What Kind of Country Does Taiwan Want To Be?The News Lens Feature
Because of its Covid-19 success, Taiwan is on the radar of so many seeking to relocate. Taiwan’s government, too, is interested in drawing more immigrants to the country with programs like the Employment Gold Card. Yet barriers to a fair and just system remain, like low wages and bureaucratic processes. The most glaring of all is the inhumane treatment of migrant workers from Southeast Asia. This series introduces and evaluates recent reforms — and calls attention to the question at the root of immigration debates: What kind of country does Taiwan want to be?
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There is also no better symbol of Taiwanese sovereignty than its move to disassociate citizenship from Chineseness.
What Can Taiwan Learn From South Korea in Recruiting Migrant Workers?
Taiwan has had a labor brokerage system for migrant workers in place for around three decades, but calls are mounting for the government to replace it with a direct-hire scheme. How should Taiwan do it?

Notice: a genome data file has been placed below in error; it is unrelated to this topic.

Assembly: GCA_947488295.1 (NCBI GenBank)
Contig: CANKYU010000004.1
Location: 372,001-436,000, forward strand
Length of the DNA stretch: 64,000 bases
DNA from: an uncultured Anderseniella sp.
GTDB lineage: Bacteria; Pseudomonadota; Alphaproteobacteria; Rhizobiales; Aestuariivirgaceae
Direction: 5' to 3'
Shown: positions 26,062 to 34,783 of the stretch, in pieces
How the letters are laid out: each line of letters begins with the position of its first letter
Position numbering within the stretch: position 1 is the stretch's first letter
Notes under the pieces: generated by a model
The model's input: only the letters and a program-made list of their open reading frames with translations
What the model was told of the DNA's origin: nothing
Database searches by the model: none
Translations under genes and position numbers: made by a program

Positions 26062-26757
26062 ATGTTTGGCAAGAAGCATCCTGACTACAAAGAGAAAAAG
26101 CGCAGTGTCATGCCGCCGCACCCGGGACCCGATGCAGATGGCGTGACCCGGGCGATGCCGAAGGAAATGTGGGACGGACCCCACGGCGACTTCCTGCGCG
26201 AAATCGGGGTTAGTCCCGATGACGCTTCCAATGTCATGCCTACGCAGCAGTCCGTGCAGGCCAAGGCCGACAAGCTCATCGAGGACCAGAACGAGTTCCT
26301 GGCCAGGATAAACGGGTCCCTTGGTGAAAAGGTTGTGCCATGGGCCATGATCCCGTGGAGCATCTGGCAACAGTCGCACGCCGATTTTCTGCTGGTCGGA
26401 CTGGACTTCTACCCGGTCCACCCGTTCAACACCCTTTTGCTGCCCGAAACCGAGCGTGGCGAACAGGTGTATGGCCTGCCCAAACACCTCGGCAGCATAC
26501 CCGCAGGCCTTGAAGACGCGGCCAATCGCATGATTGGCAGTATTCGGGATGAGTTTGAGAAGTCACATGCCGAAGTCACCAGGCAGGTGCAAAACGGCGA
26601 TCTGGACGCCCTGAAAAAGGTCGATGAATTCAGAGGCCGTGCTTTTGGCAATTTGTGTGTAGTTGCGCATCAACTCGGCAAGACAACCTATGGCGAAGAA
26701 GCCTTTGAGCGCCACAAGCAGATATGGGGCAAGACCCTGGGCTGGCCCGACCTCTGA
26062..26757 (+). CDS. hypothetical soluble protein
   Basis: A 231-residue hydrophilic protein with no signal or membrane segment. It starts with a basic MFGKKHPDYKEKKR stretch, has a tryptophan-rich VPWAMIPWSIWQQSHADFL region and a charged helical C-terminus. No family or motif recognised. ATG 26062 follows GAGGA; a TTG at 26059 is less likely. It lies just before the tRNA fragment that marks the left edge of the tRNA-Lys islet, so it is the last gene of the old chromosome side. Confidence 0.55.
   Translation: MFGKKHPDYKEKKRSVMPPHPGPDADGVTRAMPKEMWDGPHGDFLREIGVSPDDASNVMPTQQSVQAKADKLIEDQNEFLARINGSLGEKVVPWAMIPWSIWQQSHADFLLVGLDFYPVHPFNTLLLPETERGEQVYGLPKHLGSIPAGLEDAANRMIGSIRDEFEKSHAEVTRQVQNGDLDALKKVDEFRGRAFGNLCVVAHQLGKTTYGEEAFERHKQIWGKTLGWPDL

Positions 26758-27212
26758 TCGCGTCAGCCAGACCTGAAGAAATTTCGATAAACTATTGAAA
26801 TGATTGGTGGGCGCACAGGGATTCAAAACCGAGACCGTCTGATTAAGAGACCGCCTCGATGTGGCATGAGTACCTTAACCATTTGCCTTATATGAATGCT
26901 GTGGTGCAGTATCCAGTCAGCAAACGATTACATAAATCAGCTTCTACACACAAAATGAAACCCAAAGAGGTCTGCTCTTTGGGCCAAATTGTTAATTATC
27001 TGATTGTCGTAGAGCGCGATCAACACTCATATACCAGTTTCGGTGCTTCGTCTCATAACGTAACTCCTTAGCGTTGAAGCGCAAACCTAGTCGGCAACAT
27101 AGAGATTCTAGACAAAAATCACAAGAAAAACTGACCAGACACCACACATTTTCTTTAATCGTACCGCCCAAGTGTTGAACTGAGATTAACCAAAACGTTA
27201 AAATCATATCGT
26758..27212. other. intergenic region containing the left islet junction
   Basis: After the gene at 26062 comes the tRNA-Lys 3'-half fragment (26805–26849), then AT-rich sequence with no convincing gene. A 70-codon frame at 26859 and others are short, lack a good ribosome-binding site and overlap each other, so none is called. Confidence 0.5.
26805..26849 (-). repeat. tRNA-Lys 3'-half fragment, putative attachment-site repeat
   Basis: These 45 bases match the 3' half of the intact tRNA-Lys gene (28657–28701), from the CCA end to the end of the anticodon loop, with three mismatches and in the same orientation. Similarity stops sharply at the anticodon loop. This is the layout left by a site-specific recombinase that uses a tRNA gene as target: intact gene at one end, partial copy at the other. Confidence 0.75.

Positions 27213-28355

Equal Rights for Migrant Workers Now
There are 800,000 Southeast Asian migrant workers in Taiwan doing the jobs locals don’t want or aspire to. They deserve equal rights.
Don’t Blame Jeremy Lin. The Problem Is Taiwan’s ROC Nationality Laws.
If Taiwan does not want to be seen simply as a “Chinese democracy,” giving a permanent stake in society to those who migrated from other parts of the world is an important step towards shedding that label.
The Case for Equitable Dual Nationality in Taiwan
Ultimately, the decision to permit dual nationality comes down to whether Taiwan is an ethnic national state like Japan or a country based on shared values like the United States or France.
Taiwan’s Plan to Attract Foreign Talent
Taiwan’s President Tsai Ing-wen has made attracting skilled workers a major goal. Legal consultant Michael Fahey gives an overview of Taiwan’s immigration policy and the remaining gaps.
Who’s Eligible for Taiwan’s Employment Gold Card?
Interest in Taiwan's Employment Gold Card has grown during Covid-19. Legal consultant Michael Fahey explains the policy and provides a guide to the application process.